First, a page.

THE BLOG

Food Waste - Volunteering in Nicaragua with Raleigh International

24/07/2015 14:44 BST | Updated 21/07/2016 10:59 BST

I'm sure we've all seen it in our flat, house, friend or family's home. A pile of food sitting on the worktop rotting away. Or that piece of fruit that we forgot to throw out which has morphed into a blue-green furry alien.

Often food waste is an accidental product of our cooking labors, or as a student, buying reduced food then forgetting about it. 2015-07-21-1437491341-7242056-10685489_10206172219049907_8551092103735604627_n.jpg

My current flatmates are awful for food waste. I came home the other week to find half a pot of spaghetti bolognese and four pieces of garlic bread lying out on the worktop. And they were there the next day...and the day after that. Then a few days after that, a wok full of chicken curry arrived to begin the cycle again.

The first thing that came to my head was, 'how can they afford it?' We're all students and I don't understand how they have the money to waste three, maybe four meals worth of food a week. Then afterwards I thought about people who wouldn't have let that food go to waste, like the family I lived with in Nicaragua for ten weeks.

Living alongside my food taught me to appreciate it more. We had three cows, numerous chickens and some weird turkey-like birds roaming around the garden, and often the house. One night it rained heavily with lightening and thunder and I came home to my "dads" elderly mother, lifting our turkey-bird-things into a tree to sleep so they didn't get wet.

Across the dirt track road was a farm where lots of the teenage boys in the community worked, manually harvesting the bean and grain crops. It was unusual waking up at 6am in Northern Nicaragua to "Drop It Like It's Hot" blaring out of a radio while they hoed and ploughed.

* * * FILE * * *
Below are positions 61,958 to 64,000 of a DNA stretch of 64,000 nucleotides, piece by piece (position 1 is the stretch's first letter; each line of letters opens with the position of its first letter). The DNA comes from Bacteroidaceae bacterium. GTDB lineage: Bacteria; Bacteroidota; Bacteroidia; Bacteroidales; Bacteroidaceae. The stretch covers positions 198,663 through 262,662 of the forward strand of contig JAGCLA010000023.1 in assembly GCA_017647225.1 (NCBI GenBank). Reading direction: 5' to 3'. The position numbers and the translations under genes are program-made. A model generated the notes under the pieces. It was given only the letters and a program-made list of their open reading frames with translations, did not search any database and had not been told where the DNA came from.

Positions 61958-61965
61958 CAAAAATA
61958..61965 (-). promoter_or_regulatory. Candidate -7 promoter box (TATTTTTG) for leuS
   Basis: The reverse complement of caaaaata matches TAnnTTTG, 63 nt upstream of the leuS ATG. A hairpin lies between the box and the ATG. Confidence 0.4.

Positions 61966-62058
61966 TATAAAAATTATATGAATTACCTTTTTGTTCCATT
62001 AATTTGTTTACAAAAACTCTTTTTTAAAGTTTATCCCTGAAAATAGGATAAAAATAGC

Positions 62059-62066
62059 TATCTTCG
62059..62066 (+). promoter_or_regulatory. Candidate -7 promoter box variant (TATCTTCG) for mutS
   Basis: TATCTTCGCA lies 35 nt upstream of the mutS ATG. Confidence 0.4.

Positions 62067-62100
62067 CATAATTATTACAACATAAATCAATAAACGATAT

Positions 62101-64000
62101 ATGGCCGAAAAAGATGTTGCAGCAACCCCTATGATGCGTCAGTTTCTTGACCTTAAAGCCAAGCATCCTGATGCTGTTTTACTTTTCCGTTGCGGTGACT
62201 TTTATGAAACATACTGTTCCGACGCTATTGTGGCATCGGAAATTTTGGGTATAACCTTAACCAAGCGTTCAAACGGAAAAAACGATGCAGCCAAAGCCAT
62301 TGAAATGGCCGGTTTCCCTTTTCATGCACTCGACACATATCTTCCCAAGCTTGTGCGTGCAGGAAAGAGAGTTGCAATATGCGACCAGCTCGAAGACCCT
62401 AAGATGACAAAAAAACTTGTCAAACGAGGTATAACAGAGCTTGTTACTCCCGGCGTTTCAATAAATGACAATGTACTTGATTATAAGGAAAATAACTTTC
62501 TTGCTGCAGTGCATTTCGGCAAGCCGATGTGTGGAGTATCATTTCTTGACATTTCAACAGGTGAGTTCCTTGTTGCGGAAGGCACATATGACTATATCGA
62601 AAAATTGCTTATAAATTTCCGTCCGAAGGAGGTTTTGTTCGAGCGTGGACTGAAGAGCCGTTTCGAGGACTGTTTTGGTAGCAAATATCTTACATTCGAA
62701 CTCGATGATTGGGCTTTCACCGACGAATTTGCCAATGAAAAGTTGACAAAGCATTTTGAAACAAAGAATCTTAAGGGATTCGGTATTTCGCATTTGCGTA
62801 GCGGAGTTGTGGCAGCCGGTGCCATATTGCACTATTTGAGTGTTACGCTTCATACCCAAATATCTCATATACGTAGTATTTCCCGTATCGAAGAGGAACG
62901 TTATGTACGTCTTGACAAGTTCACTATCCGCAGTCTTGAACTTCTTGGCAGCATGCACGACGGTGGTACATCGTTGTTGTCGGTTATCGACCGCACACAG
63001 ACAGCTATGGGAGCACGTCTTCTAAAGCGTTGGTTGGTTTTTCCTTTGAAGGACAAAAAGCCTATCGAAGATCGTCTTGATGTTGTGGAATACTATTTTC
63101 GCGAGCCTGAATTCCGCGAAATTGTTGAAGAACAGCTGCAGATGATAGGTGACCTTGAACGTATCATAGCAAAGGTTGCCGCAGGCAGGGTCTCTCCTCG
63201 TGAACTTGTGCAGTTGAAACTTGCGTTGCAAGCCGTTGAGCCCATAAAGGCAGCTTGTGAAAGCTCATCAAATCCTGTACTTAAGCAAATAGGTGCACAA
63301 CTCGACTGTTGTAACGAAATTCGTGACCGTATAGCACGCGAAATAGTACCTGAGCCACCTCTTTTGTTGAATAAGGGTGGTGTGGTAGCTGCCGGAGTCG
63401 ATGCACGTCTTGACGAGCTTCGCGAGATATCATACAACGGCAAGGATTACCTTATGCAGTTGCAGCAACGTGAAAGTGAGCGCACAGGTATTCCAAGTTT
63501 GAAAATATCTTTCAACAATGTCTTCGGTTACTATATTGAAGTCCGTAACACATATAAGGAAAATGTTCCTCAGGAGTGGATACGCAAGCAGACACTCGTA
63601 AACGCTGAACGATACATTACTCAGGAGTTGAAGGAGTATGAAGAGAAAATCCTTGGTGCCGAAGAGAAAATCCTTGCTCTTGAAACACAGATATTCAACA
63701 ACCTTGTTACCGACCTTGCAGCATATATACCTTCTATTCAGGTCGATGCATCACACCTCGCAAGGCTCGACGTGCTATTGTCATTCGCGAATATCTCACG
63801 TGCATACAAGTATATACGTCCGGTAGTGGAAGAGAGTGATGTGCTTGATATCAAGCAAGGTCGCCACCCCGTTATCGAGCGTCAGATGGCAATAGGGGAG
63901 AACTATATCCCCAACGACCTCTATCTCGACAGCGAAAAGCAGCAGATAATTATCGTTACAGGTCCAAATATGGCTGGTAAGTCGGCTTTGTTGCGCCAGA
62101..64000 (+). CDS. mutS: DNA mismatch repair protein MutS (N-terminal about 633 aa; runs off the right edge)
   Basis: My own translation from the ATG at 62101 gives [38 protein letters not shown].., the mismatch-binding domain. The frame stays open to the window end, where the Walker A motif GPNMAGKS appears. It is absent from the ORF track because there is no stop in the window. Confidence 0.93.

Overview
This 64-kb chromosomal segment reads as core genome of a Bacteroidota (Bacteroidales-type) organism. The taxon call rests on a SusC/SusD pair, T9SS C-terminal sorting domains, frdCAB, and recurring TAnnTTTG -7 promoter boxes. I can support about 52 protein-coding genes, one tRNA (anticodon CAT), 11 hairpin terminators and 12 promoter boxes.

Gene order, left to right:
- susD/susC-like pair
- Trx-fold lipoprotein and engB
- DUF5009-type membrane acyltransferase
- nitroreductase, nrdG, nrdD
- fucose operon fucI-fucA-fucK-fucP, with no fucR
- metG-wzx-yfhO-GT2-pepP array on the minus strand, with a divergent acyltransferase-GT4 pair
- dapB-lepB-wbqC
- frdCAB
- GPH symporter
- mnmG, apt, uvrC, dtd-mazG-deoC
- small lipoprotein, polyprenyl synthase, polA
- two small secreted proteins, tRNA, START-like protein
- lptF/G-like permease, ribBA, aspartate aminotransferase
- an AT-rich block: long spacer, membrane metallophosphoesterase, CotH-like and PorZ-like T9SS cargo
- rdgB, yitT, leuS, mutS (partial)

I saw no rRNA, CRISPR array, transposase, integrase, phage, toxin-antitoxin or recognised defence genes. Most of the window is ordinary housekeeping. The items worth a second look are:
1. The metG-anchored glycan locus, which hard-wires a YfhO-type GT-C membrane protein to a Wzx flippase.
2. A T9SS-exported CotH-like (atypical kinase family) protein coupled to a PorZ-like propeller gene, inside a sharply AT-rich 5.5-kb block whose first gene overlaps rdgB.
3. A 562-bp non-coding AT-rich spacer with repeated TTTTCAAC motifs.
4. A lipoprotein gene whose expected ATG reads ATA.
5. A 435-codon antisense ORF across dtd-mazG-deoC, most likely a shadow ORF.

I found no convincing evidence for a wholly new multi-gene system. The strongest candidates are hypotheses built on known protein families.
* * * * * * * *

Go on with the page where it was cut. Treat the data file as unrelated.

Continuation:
Everything we ate was grown locally, either at our home or in the community. Our portion sizes always matched our appetites and on the occasion there were leftovers, they either went back in the pot for the next day or were fed to our dogs which guarded the property.

The meals were mainly quite plain and we always had tortillas. Every day. For ten weeks. We had a lot of tasty traditional Nicaraguan meals like nacatamal and quesadillas, as well as plainer things like red beans, avocado and cheese (always with tortillas). 2015-07-21-1437490109-8650954-1506033_10206172201809476_1184253870445087415_n.jpg

But the main thing I noticed was that nothing went to waste. This was a combination of a respect for the environment, the long process food went through to reach our plates and a lack of money. Food waste was pretty much unheard of.

Why should we care?

In the UK 7 million tonnes of food and drink are thrown away every year, most of which could've been consumed. This costs us £12.5bn a year , or £700 per UK household, and is bad for the environment too. The steps the food you eat has taken to get to your plate is often forgotten if you just pick it up from the supermarket. The land, water, fertilisers and labour utilised to grow our food alongside the cost of transportation, both financially and on the environment is rarely considered.

Here is a diagram from the Love Food Hate Waste campaign with simple tips on how to stop waste.

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